I’m reading “Sideshow: The Dumbing Down of Democracy” by Lindsay Tanner at the moment.
It is currently receiving a lot of media attention, particularly from the Murdoch press. The Australian is shortly to start airing a series of recorded interviews with Tanner, which will help sales of the book no doubt. I’m only keen to see how they’ll present what they have to attack the government in the all too common ideologically oriented manner of it’s Editor-in-Chief. I’m only about one-third of the way through ‘Sideshow’ so can’t really comment on the tome as a whole, but the parts I’ve covered thus far are representative of the Australian media as whole. In particular, Tanner seems to focus on Murdoch press outlets as being principal players in the infotainment, conflict-driven, “gotcha” style of journalism which requires that context and substance play second fiddle to content and emotion.
Take, for example, the deliberate defamation by inference of the CEO and CFO of NBNco by Murdoch media outlets over the past several months. Mike Quigley has taken the rather extraordinary measure today of writing an op-ed in the flagship Murdoch outlet – the same one which led the scurrilous accusatory crusade last week – setting to rights the facts that rational people would already have sorted for themselves, yet a major media outlet deliberately avoided. In not one of the articles which appear in The Australian, and other syndicated Murdoch rags, or for that matter Fairfax or ABC reports which follow the lead, has anything been stated which adds to the substance of the outrageous headlines. In fact if the various ‘yarns’ are read through, all the damage is done in the opening paragraph through implication, while the reader is quickly able to pick up on the fact that no connection between the accusations and the individuals being accused is probable. As Quigley states in his op-ed today, the entire issue had nothing to do with either him or his current CFO, other than they were instrumental in assisting the inquiry into Alcatel-Lucent in their then positions of responsibility, and were never accused of corruption in the first instance.
So, why, you might ask, are such spurious claims made, multiple columns written and so much useless media space allocated to what is essentially a beat-up? The answer is simple, as Tanner points out in his book. It makes good copy. Never mind the facts, it feeds the chooks, as John Bjelke-Petersen once stated. The chooks in this context being the easily incited, ideologically aligned and gullible conservative elements in our society who chose to believe anything which issues forth from the Murdoch stable. Never mind the quality, feel the width, as the English comedy/satire of the same name once claimed. This infotainment and sensationist approach to news reporting isn’t unique to the Murdoch stable either. It’s endemic in Australia’s media scene, with all outlets, ABC included adopting the same or similar approaches to reporting the news in a bid to excite, incite and otherwise enthuse the great unwashed into paying attention to matters which essentially have no impact on their daily lives. What does have impact on daily lives, in considering issues like the NBN, is the pros and cons of the nation’s largest ever public infrastructure project. None of that debate is ever given an airing, because it’s as boring as batshit to the average punter. $34b is the spend….so what? It’s a number. The man & woman in the street want to know (a) how is spending that sum of money over the stated period of time going to impact on the closer-to-home public policy issues like health, education and transport, and (b) what’s in it for me? Not necessarily in that order.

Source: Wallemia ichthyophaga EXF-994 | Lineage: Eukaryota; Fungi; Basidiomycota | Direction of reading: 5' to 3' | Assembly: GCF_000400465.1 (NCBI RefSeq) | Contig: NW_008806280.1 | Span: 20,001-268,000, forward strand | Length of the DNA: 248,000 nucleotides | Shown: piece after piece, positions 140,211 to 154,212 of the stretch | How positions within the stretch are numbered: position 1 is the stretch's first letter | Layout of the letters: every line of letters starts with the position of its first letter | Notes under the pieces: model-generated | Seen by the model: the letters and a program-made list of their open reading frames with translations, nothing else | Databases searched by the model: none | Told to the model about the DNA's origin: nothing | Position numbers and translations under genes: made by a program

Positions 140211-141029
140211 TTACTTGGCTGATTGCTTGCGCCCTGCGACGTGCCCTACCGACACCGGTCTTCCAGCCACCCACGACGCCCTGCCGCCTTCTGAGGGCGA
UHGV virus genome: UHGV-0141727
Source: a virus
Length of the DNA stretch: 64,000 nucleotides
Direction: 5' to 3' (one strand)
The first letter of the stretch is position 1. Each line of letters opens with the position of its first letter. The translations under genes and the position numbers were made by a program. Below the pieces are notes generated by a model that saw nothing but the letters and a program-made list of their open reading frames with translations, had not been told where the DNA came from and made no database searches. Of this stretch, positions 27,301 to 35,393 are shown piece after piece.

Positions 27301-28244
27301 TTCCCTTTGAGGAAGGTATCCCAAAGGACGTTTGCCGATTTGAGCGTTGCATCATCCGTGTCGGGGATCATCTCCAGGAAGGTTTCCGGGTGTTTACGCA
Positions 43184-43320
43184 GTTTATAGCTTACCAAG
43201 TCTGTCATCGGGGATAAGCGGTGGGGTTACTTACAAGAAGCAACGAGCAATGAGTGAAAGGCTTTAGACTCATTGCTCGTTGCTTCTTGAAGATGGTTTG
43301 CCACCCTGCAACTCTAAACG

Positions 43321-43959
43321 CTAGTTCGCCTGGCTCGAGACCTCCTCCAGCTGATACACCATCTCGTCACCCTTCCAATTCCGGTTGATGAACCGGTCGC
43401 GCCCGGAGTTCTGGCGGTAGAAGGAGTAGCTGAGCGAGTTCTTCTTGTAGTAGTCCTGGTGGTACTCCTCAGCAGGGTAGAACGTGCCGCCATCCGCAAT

Consider my pet hate, that clear and present waste of online media space and bandwidth, ‘Cut and Paste’. Again resident in The Australian. Rebecca Weisser, the editor of that sorry excuse for a snark blog post, produces absolute crap on a daily basis for no other reason than to snipe at her bosses ideological opponents from the presumed safety of the fourth estate. Today’s attempt at dark humour is a particularly obvious example of how not to write if you’re after plaudits for satire. As a great many former bloggers have discovered to their chagrin, snark is not writing, nor is it humour. Snark is downright nasty, indicative of a lack of substance, integrity and usually winds up rebounding on the snarker sooner than later, much to their surprise. If this sort of trash writing is indicative of the level of journalistic professionalism some sectors of the Australian media are willingly lowering themselves to, then little wonder the unsophisticated in our society lap it up, reiterate it and yes….accept it as fact.
The lesson to be learned by consumers of media ‘news’ is simple. Read it, take a pinch of salt with what you read, then go about doing your own research if you’re genuinely interested in the issue at hand. What is patently clear to me is the movement by journalism in general away from news delivery and into something akin to I’m doing right here. Writing what I feel like writing, because I can. I do my own research into issues I’m interested in and that’s where I differ from the so-called ‘news’ media. They’re not interested in the issues, only the entertainment.